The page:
When the fateful ballots are mailed to the members of SAG and AFTRA, the packet will contain a 3-page, 1,000-word Opposition Statement, crafted by the militant 12% who still remain in the SAG National Board of Directors.

The packet will also contain the 29-page Merger Agreement, the 52-page successor-union Constitution, a 36-page Feasibility Review (of possible pension & health plan merger), as well as the Board of Directors pro-merger statement, and their (unrebutted) Rebuttal of the Opposition Statement. (( documents.))

The Dilemma and the Clooney-Hanks Solution

Should I read all of the material in the ballot packet? Should I skim the material and try to spot the juicy bits? Or should I content myself with reading the majority pro-merger statement, the Opposition Statement and the majority rebuttal of the opposition?

The factual accuracy of the Opposition Statement has been officially verified by SAG pro-merger lawyers.

And the common sense logic of the statement is, by several accounts, obvious.

But what if I’m too busy and too tired to read any of the statements?

What if the real, day-to-day struggle to make ends meet has me hopelessly distracted and unable to focus?

How can I decide whether Merger will be good for me, or bad?

Fortunately, there’s a simple test I can use that requires no reading and not much concentration.

It’s called the “Clooney-Hanks Test.” (It’s similar to the “1%-versus-99% Test” in the wider world.)

Here’s how it works: If a proposal is approved by Clooney-Hanks, and if I’m not in the 1% myself, it’s almost a 99% certainty that it will be bad for my wallet and my health.

George Clooney firmly endorsed the SAG-AFTRA merger recently, at the SAG “Actor” Awards. ((“Thesps talk Merger on red carpet,” Variety, January 29.)) It should be noted that this is the George Clooney who carries solid Hollywood Liberal credentials.

Tom Hanks has also firmly endorsed merger. Recently, Hanks has maintained a lower political profile (since intimations of conflict-of-interest lapses, vis-a-vis SAG internal politics). But he is on record as an ardent backer of SAG’s ruling “Unite for Strength” party and their signature campaign for merger (“Unite!“). Sadly, Hanks’s video endorsements of Unite for Strength and merger have been removed from YouTube.

Clooney and Hanks, the actors, have no need for any sort of union. The passage or the defeat of merger will not affect them as actors. And Clooney and Hanks will not be depending on the SAG pension fund in their later years. They will never have to worry about clearing the threshold to qualify for the SAG Health Plan. (And who would begrudge them their good fortune?)

But Clooney and Hanks aren’t just actors. Clooney heads the film and TV production company, Smokehouse. Hanks’s company is Playtone. Smokehouse and Playtone do business with the Alliance of Motion Picture and Television Producers (AMPTP). (They may actually be members of the AMPTP, but that organization refuses to declare publicly who their “over 350 member companies” are, and Clooney-Hanks haven’t declared either.)

The AMPTP can afford the very best legal and accounting minds. And Clooney-Hanks have their own lawyers and accountants.

The biggest selling point of the pro-merger forces is “more negotiating strength.”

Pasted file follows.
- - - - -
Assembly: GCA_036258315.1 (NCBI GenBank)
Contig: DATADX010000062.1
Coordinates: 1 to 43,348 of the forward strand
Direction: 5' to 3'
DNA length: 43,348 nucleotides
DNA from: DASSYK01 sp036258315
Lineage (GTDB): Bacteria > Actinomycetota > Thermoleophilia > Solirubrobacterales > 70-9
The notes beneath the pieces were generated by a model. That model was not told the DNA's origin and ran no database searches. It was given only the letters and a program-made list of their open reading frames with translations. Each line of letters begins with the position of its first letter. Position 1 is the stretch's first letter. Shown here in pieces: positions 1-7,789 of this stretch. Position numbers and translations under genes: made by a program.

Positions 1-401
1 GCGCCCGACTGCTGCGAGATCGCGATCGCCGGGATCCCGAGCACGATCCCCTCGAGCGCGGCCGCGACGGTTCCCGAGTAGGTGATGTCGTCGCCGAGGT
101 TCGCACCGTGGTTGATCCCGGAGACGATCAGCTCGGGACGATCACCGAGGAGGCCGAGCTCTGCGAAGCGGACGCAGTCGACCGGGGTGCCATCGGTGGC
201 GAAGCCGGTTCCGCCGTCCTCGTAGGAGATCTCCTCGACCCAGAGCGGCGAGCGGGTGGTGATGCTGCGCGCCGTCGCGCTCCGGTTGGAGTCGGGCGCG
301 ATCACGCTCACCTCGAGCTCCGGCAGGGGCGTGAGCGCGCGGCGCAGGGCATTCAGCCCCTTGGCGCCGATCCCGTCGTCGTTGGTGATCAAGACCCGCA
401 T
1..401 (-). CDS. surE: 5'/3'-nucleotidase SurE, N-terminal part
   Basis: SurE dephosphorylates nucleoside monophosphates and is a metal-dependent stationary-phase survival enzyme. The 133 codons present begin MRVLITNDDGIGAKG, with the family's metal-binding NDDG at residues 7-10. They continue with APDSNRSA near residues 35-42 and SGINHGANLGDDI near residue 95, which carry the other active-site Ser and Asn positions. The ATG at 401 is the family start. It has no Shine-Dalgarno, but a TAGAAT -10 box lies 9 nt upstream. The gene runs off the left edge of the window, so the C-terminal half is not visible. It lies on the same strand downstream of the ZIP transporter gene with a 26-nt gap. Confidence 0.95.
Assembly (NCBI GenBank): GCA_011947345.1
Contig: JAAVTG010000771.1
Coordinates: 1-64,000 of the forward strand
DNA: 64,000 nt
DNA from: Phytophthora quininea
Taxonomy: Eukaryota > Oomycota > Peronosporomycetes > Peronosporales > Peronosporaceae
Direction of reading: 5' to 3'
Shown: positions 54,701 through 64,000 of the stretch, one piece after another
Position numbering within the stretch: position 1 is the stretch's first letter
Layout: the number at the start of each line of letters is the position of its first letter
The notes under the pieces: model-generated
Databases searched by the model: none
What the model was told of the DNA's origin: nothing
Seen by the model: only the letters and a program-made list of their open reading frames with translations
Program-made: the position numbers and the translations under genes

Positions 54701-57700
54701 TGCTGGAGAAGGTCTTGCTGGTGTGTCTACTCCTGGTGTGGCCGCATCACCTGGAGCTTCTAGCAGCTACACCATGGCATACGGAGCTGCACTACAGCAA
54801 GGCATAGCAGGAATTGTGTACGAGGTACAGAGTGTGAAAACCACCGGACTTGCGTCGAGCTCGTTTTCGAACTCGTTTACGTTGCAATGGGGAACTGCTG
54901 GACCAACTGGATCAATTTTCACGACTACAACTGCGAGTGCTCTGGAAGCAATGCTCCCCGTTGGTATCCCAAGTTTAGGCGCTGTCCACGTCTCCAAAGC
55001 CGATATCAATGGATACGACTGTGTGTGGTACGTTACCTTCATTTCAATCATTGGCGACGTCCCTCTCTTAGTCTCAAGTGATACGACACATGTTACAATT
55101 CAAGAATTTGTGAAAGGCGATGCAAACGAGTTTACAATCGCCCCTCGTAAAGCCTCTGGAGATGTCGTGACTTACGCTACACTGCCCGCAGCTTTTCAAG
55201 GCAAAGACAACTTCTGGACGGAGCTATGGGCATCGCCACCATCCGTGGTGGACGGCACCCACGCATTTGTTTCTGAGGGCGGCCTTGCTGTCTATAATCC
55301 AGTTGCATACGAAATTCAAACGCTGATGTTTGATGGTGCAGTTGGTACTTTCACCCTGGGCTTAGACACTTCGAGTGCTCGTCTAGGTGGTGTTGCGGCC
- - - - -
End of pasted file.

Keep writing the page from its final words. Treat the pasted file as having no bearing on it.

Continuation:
More negotiating strength for actors would be a grave concern for the AMPTP, Smokehouse, and Playtone. The producers’ alliance, and individual production companies, depend heavily upon the AMPTP’s ability to calibrate, with precision, the “negotiating strength” of its labor adversaries.

So I, the SAG voter, can be sure that AMPTP, Smokehouse, and Playtone have evaluated the claim of “more negotiating strength.” Clooney and Hanks don’t have to read the Merger Agreement or the new SAG-AFTRA Constitution. They have lawyers and accountants to do that. They have the AMPTP to do that.

Clooney and Hanks’s lawyers and accountants, and the first-rate minds at the AMPTP have already evaluated the pro-merger claim of “more negotiating strength.”

If Clooney’s advisers had informed him that merger really does mean “more negotiating strength,” Clooney would have maintained a discreet silence on the red carpet, or said, in effect, “You know, it’s such a momentous issue, it would be wrong for me, as a producer, to comment on it.”

(In addition to legal and accounting advice, Clooney-Hanks can call on the advice of the best public relations firms in the business. If Clooney-Hanks were led to believe that support of merger would tarnish their images, they’d avoid it.

Since Clooney’s advisers, in all likelihood, informed him that merger would not significantly increase actors’ bargaining strength, Clooney could stand, on the red carpet, in front of the cameras, declaring his full support: “It’s important to do,” he said, and “You don’t want actors to suffer.”

So, if I were too busy, too tired, too worried and too distracted to read the Opposition Statement, then I would apply the Clooney-Hanks test to the question of merger.

And I would vote No.


Breaking news: As if a deus-ex-machina had suddenly descended to prove the validity of the Clooney-Hanks Test, the eminent trade rag Variety, has just published a list of Merger Endorsements by many other one-percenters. Now The Test could bear a poetic, godfatherly hyphenate such as DeNiro-DeVito, or any of dozens of combinations of the neon names of Hollywood’s 1%.

Dave Clennon can be reached at: Read other articles by Dave.